Loopimg Statements: Batch File Programming

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Likewise other programming languages, batch file programming does support looping with the

help of got statements and for statement. Since we have already learnt about the ‘goto’ statement, we are

going to see how the ‘for’ statement works.

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Like many other command, the ‘for’ statement do have its own switches for operating in various ways.

The commonly used switches are,

For /D – The ‘/D’ switch along with the ‘for’ command is used for looping through

Several directories

For /R – The ‘/R’ switch along with the ‘for’ command is used for looping through

Directories and sub directories.

For /L – The ‘/L’ switch along with the ‘for’ command is used for looping through

a range of specified numbers.

For /F – The ‘/F’ switch along with the ‘for’ command is used for looping

through a wide variety of files, command and strings.

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In addition, substitution of FOR variable references has been enhanced.

You can now use the following optional syntax:

%~I – expands %I removing any surrounding quotes (“)

%~fI – expands %I to a fully qualified path name

%~dI – expands %I to a drive letter only

%~pI – expands %I to a path only

%~nI – expands %I to a file name only

%~xI – expands %I to a file extension only

%~sI – expanded path contains short names only

%~aI – expands %I to file attributes of file

%~tI – expands %I to date/time of file

%~zI – expands %I to size of file

%~$PATH:I – searches the directories listed in the PATH environment variable and expands %I to the

fully qualified name of the first one found. If the environment variable name is not

defined or the file is not found by the search, then this modifier expands to the

empty string.

The modifiers can be combined to get compound results:

%~dpI – expands %I to a drive letter and path only

%~nxI – expands %I to a file name and extension only

%~fsI – expands %I to a full path name with short names only

%~dp$PATH:I – searches the directories listed in the PATH

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environment variable for %I and expands to the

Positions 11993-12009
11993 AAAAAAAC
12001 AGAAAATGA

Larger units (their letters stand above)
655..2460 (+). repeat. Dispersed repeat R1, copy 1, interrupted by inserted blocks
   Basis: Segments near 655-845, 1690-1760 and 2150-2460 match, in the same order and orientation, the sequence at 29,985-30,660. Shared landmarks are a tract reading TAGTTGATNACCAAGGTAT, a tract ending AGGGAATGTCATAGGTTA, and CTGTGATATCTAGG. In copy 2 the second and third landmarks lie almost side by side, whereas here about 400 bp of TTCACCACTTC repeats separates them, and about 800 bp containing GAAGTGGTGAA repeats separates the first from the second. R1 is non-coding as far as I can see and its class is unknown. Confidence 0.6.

drive letter and path of the first one found.

%~ftzaI – expands %I to a DIR like output line

Here I am going to cover all kinds of usage of the ‘for’ command along with some code snippets,

FOR /D %v IN (*.*) DO dir/s “%v”

As said earlier, that the ‘/D’ switch along with the ‘for’ command is used for looping through the

directories and sub-directories. The above given command is used for displaying all the directories and

sub directories.

Note: When you execute this command right from the command prompt by copying it and pasting it will

work, but when you create a batch file using this code, won’t work, because when you are using it in a

batch file, you are supposed to use %% preceding the variable name, in this case the following code will

work if you try to execute as a batch,

FOR /D %%v IN (*.*) DO dir/s “%%v”

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The ‘/R’ switch when used with the ‘for’ command is used for looping through Directories and sub

directories.

FOR /R C:\Windows\Prefetch %v IN (*.pf) DO del %v

The above piece of code is used for deleting prefetch files from the location C:\windows\prefetch, which

are considered to be unnecessary and which hogs up the memory, hence I am going to use the above

command for deleting the prefetch files that has the .pf extension, also I have enclosed the screenshot

captured while I was executing this statement.

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The ‘/L’ switch when used with the ‘for’ statement is used for looping through a wide variety of specified

numbers. In the below example, I have enclosed a snippet that I used for finding open port and if an open

port is found, then it will telnet to it and establish a remote connection, but the user has to supply the IP

address or the hostname as parameter to this program, only then it becomes effective.

for /L %%v in (1,1,20) do telnet %1 %%v

If you notice the set (1,1,20) that contains 1,1,20, where the ‘1’ in the front denotes the initial

value for the loop, the second ‘1’ denotes the increment value or the step value, since it is stated as ‘1’

over here, the loop will be incremented by one and finally the ‘20’ denotes the end value, indicating that

the loop was supposed to be terminated when the count reaches 20.

The following piece of code will help you to better understand how it works,

FOR /L %G IN (20,-2,0) DO ECHO %G

Here is the output for this statement,

If you notice the set, it has some negative values too which in turn describes that we can use negative

integers too while looping using the ‘for’ statement.

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